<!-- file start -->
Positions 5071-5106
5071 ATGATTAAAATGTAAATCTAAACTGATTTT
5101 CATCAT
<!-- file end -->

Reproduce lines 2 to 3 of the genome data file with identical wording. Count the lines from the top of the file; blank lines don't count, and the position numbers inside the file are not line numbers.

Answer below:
5071 ATGATTAAAATGTAAATCTAAACTGATTTT
5101 CATCAT